The scheme was also likely to generate 40,000 direct and indirect employment opportunities and generate tax revenue of ₹17,000 crore from telecom equipment manufacturing, including core transmission equipment, 4G/5G Next Generation Radio Access Network and wireless equipment, access and Customer Premises Equipment (CPE), Internet of Things (IoT) access devices, other wireless equipment and enterprise equipment such as switches and routers.
4. Start-ups must create world class products : PM
- Start-ups in India should not focus only on valuations and exit strategies, but on creating institutions that will outlast this century and products that set the global benchmark on excellence, to help India become a global leader in technology, Prime Minister Narendra Modi said speaking at the NASSCOM Technology and Leadership Forum (NTLF).
5. India's economic march in 2021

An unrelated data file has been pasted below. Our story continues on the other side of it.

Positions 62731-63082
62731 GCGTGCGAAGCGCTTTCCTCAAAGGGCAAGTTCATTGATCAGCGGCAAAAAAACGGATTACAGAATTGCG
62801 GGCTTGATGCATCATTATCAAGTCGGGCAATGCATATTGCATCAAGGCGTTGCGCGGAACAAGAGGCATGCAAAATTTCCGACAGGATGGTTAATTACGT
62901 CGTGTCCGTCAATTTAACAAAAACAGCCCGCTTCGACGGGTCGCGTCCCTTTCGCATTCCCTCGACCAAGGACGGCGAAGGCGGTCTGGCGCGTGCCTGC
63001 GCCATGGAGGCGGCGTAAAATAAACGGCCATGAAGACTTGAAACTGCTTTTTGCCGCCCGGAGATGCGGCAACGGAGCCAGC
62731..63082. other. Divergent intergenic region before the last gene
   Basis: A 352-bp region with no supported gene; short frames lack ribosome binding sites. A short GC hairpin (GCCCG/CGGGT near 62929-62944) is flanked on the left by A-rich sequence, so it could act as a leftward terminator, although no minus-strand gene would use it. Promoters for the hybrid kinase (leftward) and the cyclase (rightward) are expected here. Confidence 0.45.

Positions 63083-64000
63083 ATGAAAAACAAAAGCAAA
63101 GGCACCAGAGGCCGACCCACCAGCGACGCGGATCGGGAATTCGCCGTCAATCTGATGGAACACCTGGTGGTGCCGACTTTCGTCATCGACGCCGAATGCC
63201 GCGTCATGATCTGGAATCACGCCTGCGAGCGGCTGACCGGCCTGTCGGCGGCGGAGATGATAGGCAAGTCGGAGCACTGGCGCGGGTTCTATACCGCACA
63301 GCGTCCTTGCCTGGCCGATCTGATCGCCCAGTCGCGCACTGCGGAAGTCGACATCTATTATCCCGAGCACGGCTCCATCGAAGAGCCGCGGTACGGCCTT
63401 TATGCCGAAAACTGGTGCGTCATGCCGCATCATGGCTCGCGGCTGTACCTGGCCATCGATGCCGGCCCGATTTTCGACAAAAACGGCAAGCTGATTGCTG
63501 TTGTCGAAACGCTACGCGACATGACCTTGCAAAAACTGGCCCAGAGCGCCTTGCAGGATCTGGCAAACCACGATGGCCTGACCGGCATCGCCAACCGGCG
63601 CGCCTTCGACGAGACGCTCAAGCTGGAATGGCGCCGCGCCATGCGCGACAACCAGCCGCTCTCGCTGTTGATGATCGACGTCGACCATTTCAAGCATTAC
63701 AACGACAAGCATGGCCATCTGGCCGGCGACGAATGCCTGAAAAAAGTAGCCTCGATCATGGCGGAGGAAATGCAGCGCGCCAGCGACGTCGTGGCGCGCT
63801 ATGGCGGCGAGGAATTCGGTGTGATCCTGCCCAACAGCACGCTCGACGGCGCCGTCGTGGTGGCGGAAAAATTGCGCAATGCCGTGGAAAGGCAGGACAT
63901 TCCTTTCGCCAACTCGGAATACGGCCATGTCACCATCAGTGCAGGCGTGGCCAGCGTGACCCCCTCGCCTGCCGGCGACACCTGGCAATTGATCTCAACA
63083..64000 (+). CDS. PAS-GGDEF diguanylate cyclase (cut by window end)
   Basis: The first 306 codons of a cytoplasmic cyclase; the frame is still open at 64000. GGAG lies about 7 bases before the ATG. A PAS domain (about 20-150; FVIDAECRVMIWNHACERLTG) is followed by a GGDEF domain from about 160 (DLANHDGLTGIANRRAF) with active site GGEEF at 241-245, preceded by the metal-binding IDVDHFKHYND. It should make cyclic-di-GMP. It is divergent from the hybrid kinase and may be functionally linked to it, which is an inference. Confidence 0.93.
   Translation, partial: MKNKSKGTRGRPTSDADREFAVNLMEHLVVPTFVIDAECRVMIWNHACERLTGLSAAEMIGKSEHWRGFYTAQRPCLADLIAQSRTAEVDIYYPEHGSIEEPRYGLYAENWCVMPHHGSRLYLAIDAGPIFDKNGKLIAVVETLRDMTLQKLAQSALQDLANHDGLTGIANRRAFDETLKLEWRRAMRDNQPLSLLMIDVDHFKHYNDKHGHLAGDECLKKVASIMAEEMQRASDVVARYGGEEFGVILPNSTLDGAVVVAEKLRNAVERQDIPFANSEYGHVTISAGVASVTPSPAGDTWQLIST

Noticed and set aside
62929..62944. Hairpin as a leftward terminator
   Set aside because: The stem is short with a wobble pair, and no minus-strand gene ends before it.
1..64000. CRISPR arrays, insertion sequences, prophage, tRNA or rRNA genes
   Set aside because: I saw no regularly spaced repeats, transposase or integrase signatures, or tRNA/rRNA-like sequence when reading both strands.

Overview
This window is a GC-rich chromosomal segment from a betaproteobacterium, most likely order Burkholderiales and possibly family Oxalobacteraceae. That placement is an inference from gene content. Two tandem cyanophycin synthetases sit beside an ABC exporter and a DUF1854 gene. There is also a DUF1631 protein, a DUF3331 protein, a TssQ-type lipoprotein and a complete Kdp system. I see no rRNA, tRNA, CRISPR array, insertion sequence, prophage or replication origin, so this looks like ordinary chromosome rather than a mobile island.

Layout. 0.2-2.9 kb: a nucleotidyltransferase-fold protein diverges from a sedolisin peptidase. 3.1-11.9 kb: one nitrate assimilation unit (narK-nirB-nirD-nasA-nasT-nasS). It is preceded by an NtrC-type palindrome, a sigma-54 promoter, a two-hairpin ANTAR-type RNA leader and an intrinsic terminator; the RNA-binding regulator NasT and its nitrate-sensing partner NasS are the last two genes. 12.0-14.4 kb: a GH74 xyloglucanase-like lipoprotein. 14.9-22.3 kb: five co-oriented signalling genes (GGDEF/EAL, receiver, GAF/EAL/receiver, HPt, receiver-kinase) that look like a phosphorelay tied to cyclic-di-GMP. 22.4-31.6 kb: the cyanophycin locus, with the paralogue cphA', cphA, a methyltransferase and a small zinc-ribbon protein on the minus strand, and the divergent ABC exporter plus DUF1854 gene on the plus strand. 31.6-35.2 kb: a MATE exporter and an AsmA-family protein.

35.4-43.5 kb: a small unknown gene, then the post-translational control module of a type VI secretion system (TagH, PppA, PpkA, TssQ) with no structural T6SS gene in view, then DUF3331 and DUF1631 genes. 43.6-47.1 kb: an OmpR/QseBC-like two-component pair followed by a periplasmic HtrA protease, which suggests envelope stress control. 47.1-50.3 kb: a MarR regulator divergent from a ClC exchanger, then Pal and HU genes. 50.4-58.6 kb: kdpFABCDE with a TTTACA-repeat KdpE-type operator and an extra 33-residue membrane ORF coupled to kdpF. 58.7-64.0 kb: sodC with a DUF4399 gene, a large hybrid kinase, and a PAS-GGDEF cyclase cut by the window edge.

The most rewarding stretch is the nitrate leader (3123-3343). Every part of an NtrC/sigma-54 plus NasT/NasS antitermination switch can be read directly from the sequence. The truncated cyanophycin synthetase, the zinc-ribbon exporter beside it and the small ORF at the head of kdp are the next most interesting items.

S&P Global Ratings said India will be one of the fastest growing emerging market economies with a 10% growth in the next ﬁscal, and future sovereign rating action would hinge on lowering ﬁscal deﬁcit and sustaining debt burden.
The forecast for India in 2021 is on the stronger side and shows that a lot of economic activity, which was frozen last year, is coming back on line to normalisation, there by brightening the growth prospects. S&P said India’s economy has stabilised over recent months, with progressively better manufacturing, services, labour market and revenue data.
1. Priya Ramani – MJ Akbar case & the #Metoo movement https://thewire.in/women/priya-ramani-vs-m-j-akbar-ahead-of-verdict-a-recap-of-the-metoo-case-that-shook-india
2. Judiciary and its independence https://www.barandbench.com/columns/litigation-columns/the-judiciarys-quest-towards-compromising-its-independence
4. Scaling up the Indian advantage in telehealth https://www.pressreader.com/india/the-hindu/20210217/281822876504920
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Sources referred to : The Hindu, The Indian Express, Live Law, Bar & Bench